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So, when you read that I was going to be reviewing 94 political films here at the Shattered Lens, you probably knew that one of them would have to be the 1939 best picture nominee, Mr. Smith Goes To Washington.

So, we all know that story right?  The senator from an unnamed state dies.  The weak-willed Governor (Guy Kibbee) has to appoint a new senator.  Political boss Jim Taylor (Edward Arnold) demands that the governor appoint one of his cronies.  The state’s reformers demand that the Governor appoint a never-seen crusader named Henry Hill (who, whenever I hear his name, makes me think of Ray Liotta snorting cocaine in Goodfellas).  The Governor’s children demand that he appoint Jefferson Smith (James Stewart, of course!), who is the head of something called the Boy Rangers.  The Governor flips a coin.  The coin lands on its edge but it also lands next to a newspaper story about Jeff Smith.

So, of course, Mr. Smith goes to Washington.

Now, as the movie quickly makes clear, Jeff Smith is immediately out-of-place in Washington.  For one thing, he’s actually excited to be there.  He’s convinced that he’s there to make America a better place.  When a bunch of drunken reporters (led by the great Thomas Mitchell) make Smith look foolish, Smith responds by running around Washington and punching them out.  (That whole sequence probably serves as wish fulfilment for a lot of politicians.)  When his cynical legislative aide Saunders (Jean Arthur) tells him that he’s too naive to survive in Washington, he wins her over with the purity of his idealism.  When his mentor, Senator Paine (Claude Rains), is revealed to be a part of Washington’s corrupt culture, Smith is stunned.  When Taylor tries to destroy his political career, Smith responds by giving the filibuster to end all filibusters.  He’s one man standing up against a culture of corruption and…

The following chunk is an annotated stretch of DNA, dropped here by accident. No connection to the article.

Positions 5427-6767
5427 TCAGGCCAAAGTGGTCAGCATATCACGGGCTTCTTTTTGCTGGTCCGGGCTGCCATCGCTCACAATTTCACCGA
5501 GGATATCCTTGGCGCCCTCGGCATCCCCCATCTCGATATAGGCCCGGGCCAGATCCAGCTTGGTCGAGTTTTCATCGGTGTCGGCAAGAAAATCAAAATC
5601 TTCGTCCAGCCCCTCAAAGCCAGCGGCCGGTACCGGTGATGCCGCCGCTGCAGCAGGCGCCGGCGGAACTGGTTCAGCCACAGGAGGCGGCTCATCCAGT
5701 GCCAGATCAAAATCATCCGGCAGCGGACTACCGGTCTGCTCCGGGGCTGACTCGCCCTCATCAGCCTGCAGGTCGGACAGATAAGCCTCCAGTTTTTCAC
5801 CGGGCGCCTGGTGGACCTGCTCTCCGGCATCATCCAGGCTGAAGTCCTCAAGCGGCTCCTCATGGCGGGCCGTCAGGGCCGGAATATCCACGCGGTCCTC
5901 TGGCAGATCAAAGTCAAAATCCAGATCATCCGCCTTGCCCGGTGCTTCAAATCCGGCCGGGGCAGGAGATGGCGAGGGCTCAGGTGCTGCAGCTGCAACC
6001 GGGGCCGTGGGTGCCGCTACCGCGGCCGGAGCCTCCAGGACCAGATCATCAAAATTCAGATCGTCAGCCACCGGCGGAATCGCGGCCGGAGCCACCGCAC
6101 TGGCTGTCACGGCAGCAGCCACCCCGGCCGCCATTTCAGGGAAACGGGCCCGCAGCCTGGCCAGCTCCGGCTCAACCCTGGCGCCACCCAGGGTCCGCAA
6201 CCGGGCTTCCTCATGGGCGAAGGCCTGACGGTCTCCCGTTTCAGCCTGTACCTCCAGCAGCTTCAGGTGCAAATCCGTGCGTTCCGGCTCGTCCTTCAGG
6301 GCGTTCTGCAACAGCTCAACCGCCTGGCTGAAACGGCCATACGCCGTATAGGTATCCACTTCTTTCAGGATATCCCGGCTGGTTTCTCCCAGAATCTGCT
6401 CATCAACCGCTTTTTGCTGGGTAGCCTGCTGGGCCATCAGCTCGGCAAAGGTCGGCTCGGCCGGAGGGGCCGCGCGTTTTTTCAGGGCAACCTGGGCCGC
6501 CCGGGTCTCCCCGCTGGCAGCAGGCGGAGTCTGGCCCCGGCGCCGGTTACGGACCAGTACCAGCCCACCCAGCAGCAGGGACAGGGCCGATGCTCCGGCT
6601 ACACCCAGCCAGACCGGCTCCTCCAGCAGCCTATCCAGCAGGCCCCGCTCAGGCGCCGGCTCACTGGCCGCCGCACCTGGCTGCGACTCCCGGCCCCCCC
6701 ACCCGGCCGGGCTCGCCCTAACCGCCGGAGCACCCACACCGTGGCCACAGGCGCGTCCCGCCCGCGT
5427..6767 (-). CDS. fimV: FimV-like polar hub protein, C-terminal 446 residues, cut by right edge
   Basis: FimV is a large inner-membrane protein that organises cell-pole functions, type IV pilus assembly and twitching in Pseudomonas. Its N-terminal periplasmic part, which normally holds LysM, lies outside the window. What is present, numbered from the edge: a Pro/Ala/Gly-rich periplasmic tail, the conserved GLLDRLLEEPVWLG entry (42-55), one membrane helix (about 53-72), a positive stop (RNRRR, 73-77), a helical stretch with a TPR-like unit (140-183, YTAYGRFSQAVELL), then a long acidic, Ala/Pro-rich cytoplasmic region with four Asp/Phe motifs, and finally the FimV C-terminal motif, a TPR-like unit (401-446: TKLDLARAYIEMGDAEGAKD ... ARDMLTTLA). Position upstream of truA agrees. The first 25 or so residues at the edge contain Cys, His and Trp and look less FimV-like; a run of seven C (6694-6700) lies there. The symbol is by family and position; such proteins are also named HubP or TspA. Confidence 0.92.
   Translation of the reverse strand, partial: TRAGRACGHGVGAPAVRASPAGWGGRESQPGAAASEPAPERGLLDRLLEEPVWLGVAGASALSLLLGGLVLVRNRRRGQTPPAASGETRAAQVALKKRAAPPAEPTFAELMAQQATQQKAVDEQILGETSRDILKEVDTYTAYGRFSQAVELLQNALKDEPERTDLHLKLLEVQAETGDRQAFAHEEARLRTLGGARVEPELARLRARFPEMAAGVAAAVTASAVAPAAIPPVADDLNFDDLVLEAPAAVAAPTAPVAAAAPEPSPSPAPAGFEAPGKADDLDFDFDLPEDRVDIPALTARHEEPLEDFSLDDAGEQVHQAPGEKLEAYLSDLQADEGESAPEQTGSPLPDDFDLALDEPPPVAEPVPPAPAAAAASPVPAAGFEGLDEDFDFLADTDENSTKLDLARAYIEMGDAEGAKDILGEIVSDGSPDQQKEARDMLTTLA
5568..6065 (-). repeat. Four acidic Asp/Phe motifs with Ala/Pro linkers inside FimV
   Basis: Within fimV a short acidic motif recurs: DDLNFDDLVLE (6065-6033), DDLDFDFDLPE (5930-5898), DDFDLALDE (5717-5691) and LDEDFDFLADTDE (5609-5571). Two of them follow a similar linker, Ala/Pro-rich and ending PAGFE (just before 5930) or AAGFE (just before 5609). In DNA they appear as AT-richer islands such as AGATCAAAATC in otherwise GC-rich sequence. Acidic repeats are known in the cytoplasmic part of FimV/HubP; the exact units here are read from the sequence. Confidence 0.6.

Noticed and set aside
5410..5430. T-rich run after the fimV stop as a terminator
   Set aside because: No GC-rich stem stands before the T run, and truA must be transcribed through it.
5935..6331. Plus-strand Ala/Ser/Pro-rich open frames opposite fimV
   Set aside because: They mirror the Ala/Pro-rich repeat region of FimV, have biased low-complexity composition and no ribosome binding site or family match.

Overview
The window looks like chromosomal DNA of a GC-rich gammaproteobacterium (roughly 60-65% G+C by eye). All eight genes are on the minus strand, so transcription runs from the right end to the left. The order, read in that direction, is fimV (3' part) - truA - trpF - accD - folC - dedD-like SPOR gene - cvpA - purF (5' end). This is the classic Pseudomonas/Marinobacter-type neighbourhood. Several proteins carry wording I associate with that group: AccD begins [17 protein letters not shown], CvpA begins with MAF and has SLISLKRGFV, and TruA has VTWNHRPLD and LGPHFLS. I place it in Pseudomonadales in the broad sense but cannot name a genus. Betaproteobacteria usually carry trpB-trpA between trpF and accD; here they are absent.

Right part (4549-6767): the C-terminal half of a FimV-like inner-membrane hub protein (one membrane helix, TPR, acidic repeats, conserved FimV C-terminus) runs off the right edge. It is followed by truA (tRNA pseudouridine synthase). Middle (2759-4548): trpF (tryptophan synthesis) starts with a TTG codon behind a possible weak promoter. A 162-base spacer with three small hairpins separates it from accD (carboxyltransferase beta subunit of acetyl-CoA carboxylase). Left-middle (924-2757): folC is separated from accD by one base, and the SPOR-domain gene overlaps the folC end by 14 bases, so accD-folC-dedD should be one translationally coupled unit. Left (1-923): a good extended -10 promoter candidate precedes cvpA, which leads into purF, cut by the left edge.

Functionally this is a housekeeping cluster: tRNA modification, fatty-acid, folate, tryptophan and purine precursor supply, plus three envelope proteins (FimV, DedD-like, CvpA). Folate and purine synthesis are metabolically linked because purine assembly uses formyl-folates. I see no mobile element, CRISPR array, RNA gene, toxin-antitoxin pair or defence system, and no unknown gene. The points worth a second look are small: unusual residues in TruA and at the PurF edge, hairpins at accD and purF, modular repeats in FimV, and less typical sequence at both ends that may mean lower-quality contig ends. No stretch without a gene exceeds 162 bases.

And there’s a reason why, 76 years later, aspiring political candidates still attempt to portray themselves as being a real-life, modern Jefferson Smith.

This is one of those films that everyone seems to agree is great and, of course, there’s many reasons to love Mr. Smith Goes To Washington.  There’s the lead performance of Jimmy Stewart, of course.  While this may not be his best performance (I prefer the more layered characterization that he brought to It’s A Wonderful Life and Anatomy of a Murder), it is Stewart at his most likable and, most importantly, he makes you feel Jeff Smith’s pain as he discovers that Washington is not the great place that he originally assumed it to be.  Claude Rains was always great when it came to playing good men gone wrong and he’s perfect as Sen. Paine.  Thomas Mitchell and Jean Arthur are perfectly cast and I always enjoy seeing the bemused smile on the face of Vice President Harry Carey as Smith conducts his filibuster.

But I think the best thing about Mr. Smith Goes To Washington is that it actually makes you believe that there are Jeff Smiths out there who actually could make a difference.  And, until Judd Apatow gets around to remaking the film with Adam Sandler, audiences will continue to believe.

What Lisa Marie Watched Last Night: Trader Horn (dir. by W.S. Van Dyke)


Last night, as I attempted to drift off to sleep, I switched over to TCM and watched the 1931 film Trader Horn.

Why Was I Watching It?